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Wednesday, 6 July 2016

Issue/Problem – Error when running a select/insert into table SQL server (Attempt to fetch logical page (1:28791) in database 12 failed. It belongs to allocation unit X not to Y.)

When running a SQL server agent job that carries out a large insert (64k records), the job fails after attempting to insert the records with the following error text.

Attempt to fetch logical page (1:28791) in database 12 failed. It belongs to allocation unit X not to Y.

This error also occurred when querying the table.


This is related to issues regarding the storage location of the table being mismatched, SQL gurus more experienced than me will understand this further.  However as this example was a table that was cleared down and repopulated from another data source, there is not data loss implications.  The priority was to get the table populated with data so that the other related systems could continue functioning.

This was done by right clicking on the table and click Script Table as > CREATE to > New query window.  Then to rename the table with the prefix old (so that I could debug/investigate it later) and then run the script generated as the create table, then rerun the insert script and test with a select.

Obviously the above does not solve the root cause and doesn’t work if the table concerned contains data native to the database that cannot be replaced/repopulated.

Issue/Problem – Inserting records into SQL Server table doesn’t result in entries in table

When carrying out a simple insert into a table in a SQL server table the X number of records affected text is displayed, although a select * from the table immediately afterwards does not yield any results.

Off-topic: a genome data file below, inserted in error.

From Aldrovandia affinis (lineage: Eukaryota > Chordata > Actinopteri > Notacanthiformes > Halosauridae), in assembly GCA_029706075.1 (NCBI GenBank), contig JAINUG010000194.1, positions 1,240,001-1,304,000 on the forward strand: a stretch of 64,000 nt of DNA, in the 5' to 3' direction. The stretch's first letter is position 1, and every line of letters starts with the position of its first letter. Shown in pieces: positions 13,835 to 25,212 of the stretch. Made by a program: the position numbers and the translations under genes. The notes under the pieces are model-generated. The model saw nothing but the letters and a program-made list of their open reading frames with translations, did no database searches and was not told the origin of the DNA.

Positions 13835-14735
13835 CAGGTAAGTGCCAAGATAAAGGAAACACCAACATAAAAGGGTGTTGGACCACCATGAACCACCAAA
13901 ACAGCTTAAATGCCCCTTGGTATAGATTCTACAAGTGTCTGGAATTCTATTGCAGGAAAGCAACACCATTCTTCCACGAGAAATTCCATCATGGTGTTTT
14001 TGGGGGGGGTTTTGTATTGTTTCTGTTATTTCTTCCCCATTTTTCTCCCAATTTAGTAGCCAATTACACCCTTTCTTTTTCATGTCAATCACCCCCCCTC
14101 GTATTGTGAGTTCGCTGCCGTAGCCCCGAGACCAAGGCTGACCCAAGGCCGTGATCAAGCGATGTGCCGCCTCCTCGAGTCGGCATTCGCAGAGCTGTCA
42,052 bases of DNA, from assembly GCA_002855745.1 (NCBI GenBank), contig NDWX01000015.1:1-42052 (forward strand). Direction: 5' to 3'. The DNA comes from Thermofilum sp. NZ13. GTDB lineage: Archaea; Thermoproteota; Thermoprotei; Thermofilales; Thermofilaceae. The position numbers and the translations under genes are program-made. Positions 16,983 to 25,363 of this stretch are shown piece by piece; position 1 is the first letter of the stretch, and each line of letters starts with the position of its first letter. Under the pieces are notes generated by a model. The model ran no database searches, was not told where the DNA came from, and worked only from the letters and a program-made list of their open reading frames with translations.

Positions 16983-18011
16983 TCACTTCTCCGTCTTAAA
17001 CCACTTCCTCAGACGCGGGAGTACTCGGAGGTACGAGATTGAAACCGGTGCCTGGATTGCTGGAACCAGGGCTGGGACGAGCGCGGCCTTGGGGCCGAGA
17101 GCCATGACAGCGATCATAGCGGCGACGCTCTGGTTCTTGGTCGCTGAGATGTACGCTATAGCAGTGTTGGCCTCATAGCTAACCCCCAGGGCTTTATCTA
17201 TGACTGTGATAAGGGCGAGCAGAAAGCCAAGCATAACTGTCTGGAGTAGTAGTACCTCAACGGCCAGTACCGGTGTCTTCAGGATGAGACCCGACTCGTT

There isn’t necessarily any single answer to this, so look at the following areas;
  • Refine your insert statement to use some hard coded values in place of a SQL select statement to remove any complication and identify if the error lies in the select statement as opposed to the insert transaction.  
  • If the table is a high turnover table (i.e. one that is cleared down and then repopulated with large amounts of data) check to see if there are any auto number columns that will have hit their limit (i.e. the limit of a integer etc).
  • Check the database server itself to ensure there is sufficient room remaining on the drives that run both the operating system and store the database files, also check that autogrow is on.
  • Attempt to rebuild any indexes on the table (this was what resolved the issue for me)

The frustrating fact with the issue above is that the “X number of records affected” following the insert leads any SQL developer to assume the records have been inserted successfully.